So be­gan Roger Perl­mut­ter’s brief ap­pear­ance on­stage at Mer­ck’s first in­vestor day in five years, where he dived in­to the com­pa­ny’s his­to­ry dat­ing back to 1933. The first em­ploy­ees at Mer­ck Re­search Lab­o­ra­to­ries, hand­picked by founder George W. Mer­ck, were crit­i­cal to Mer­ck’s abil­i­ty to achieve clin­i­cal and com­mer­cial suc­cess.

How small- to mid-sized biotechs can adopt pa­tient cen­tric­i­ty in their on­col­o­gy tri­als

By Lucy Clos­sick Thom­son, Se­nior Di­rec­tor of On­col­o­gy Pro­ject Man­age­ment, Icon

Clin­i­cal tri­als in on­col­o­gy can be cost­ly and chal­leng­ing to man­age. One fac­tor that could re­duce costs and re­duce bar­ri­ers is har­ness­ing the pa­tient voice in tri­al de­sign to help ac­cel­er­ate pa­tient en­roll­ment. Now is the time to adopt pa­tient-cen­tric strate­gies that not on­ly fo­cus on pa­tient needs, but al­so can main­tain cost ef­fi­cien­cy.

Why would the FDA ap­prove an­oth­er con­tro­ver­sial drug to spur a woman’s li­bido with these da­ta? And why no ex­pert pan­el re­view?

AMAG Pharmaceuticals’ newly approved drug for spurring women’s sexual desire may never make much money, but it’s a big hit at sparking media attention.

The therapy — Vyleesi (bremelanotide) — got the green light from regulators on Friday evening, swiftly lighting up a range of stories around the world, from The New York Times to The Guardian. Several headlines inevitably referred to it as the “female Viagra,” invoking Pfizer’s old erectile dysfunction blockbuster.

But the two drugs have little in common.

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John Reed at JPM 2019. Jeff Rumans for Endpoints News

Sanofi's John Reed con­tin­ues to re­or­ga­nize R&D, cut­ting 466 jobs while boost­ing can­cer, gene ther­a­py re­search

The R&D reorganization inside Sanofi is continuing, more than a year after the pharma giant brought in John Reed to head the research arm of the Paris-based company.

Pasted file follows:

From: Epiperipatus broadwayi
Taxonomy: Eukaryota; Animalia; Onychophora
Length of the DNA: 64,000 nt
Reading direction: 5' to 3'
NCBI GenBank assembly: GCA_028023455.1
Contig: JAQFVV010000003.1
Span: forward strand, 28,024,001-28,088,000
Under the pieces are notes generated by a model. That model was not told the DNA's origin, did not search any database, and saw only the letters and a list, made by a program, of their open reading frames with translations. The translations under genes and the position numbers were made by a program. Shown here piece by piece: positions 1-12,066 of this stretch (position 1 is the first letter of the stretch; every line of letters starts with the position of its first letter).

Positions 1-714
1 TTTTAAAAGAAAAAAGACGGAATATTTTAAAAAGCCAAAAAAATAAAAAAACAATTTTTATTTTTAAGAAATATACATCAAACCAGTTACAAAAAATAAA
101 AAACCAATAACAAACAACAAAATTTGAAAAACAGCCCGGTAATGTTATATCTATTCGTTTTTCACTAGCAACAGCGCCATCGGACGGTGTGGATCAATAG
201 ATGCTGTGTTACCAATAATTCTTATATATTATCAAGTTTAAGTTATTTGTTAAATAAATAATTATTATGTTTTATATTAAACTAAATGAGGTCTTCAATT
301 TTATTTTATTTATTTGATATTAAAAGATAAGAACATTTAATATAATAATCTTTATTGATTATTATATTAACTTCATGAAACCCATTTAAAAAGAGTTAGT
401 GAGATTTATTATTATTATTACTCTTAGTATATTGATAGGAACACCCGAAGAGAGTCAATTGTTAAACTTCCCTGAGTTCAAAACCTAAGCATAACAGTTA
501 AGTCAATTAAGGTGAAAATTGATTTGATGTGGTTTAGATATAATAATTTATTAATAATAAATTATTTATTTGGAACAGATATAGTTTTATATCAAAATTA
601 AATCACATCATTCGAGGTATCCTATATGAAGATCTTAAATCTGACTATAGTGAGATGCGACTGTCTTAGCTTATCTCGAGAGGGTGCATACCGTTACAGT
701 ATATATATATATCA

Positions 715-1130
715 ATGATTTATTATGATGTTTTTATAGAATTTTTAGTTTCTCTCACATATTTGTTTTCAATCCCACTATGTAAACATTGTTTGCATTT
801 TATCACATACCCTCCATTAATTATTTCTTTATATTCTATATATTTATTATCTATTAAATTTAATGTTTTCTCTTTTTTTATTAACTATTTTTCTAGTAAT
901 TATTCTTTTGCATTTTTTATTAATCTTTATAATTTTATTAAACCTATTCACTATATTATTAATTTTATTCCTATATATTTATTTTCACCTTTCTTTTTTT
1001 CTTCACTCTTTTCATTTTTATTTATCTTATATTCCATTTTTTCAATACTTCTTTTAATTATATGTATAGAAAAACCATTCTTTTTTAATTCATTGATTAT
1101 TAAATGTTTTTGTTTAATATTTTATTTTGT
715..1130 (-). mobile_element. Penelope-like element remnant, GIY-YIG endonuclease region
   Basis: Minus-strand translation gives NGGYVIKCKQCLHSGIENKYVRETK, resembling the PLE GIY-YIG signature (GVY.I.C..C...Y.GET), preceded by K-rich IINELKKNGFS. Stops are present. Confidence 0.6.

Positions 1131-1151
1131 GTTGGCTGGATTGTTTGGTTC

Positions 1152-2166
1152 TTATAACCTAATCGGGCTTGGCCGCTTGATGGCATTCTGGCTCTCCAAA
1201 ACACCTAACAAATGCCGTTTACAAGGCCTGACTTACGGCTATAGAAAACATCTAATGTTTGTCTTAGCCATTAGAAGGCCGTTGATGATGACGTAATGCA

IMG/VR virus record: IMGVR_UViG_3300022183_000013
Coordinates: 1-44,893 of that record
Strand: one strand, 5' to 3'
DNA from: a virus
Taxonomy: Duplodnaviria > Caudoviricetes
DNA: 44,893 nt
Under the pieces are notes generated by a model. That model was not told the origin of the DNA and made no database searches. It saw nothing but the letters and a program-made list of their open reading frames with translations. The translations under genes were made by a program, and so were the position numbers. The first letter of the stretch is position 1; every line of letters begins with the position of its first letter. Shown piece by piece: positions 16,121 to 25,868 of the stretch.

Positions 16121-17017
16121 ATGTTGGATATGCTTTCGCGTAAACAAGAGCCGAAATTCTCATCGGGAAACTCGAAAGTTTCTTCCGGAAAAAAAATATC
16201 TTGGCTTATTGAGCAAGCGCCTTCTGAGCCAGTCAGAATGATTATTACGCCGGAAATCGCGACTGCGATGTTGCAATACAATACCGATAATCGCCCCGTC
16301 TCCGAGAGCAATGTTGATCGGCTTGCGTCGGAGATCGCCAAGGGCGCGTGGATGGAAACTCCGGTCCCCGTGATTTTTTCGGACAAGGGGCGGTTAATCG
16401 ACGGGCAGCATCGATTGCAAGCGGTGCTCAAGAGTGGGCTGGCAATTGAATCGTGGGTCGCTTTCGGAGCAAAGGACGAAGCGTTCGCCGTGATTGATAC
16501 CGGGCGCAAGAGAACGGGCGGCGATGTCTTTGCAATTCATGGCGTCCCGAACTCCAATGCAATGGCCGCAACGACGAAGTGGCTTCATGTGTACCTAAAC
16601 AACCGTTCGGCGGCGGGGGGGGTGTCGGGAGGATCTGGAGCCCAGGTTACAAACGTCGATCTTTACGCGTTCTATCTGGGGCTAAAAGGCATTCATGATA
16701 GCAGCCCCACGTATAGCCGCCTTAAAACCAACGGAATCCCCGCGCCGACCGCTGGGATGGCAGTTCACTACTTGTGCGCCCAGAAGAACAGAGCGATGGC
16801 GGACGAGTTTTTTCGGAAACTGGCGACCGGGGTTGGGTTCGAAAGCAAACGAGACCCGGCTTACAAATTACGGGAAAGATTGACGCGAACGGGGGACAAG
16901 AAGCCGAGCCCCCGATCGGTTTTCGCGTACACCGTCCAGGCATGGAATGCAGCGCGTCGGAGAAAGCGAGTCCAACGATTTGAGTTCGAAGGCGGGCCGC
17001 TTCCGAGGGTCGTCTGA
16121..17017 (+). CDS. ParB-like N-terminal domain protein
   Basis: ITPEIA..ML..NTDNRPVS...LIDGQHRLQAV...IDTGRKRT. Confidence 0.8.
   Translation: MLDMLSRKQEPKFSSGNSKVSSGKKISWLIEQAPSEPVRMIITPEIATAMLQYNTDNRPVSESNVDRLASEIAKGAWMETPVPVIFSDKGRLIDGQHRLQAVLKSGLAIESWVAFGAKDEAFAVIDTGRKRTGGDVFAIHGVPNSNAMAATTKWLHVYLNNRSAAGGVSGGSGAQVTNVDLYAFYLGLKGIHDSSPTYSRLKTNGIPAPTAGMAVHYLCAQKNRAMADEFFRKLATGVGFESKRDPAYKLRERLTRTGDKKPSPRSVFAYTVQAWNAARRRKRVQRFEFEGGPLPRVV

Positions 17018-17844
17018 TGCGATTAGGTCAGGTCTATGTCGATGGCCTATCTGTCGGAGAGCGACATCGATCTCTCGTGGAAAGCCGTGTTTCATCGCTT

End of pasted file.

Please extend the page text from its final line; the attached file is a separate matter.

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Re­gen­eron/Sanofi's an­ti­body un­der­whelms in asth­ma study — shares of ri­val Anap­tys­Bio pay the price

Al­though ex­pec­ta­tions were mut­ed, Re­gen­eron $REGN and Sanofi’s $SNY ex­per­i­men­tal IL-33 an­ti­body has un­der­whelmed in a proof-of-con­cept mid-stage asth­ma tri­al. Al­though the drug sig­nif­i­cant­ly im­proved the loss of asth­ma con­trol and lung func­tion as a monother­a­py com­pared to a place­bo, its ef­fect was nei­ther su­pe­ri­or to the es­tab­lished Dupix­ent, nor of val­ue when com­bined with the IL-4/IL-13 treat­ment.

Green-light­ed in Japan, FDA quick­ly spurns Dai­ichi Sanky­o's flawed ap­pli­ca­tion for AML drug

Three days af­ter win­ning Japan­ese ap­proval for its acute myeloid leukemia drug quizar­tinib, Dai­ichi Sankyo is be­ing forced to en­dure an em­bar­rass­ing re­jec­tion at the hands of the FDA.

US reg­u­la­tors wast­ed no time in bat­ting back quizar­tinib af­ter first high­light­ing the messy da­ta in its ap­pli­ca­tion in an in­ter­nal re­view, that in turn per­suad­ed a large ma­jor­i­ty of out­side ex­perts to rec­om­mend a re­jec­tion for the drug, which tar­gets FLT3-ITD–pos­i­tive AML cas­es.

Which top 10 big phar­mas have the most to gain — or lose — over the next 5 years?

When Evaluate Pharma crunched the likely drug sales numbers for the big 10, 2 stood out. 

Takeda, with its big Shire buyout under its belt, is set to almost double its worldwide sales record for 2018 over 5 years, putting it in the big 10 — the 9th spot, to be exact — which is exactly where CEO Christophe Weber wants to be. 

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HIV, pneu­mo­coc­cal — and what? Mer­ck­'s un­ex­pect­ed pipeline high­light ex­cites a lit­tle biotech

In an R&D update dominated by oncology — mostly Keytruda, followed by Lynparza and Lenvima — Merck chose to highlight a program in sensory pathology, an HIV drug, and a group of pneumococcal vaccines. And that has made at least one biotech very happy.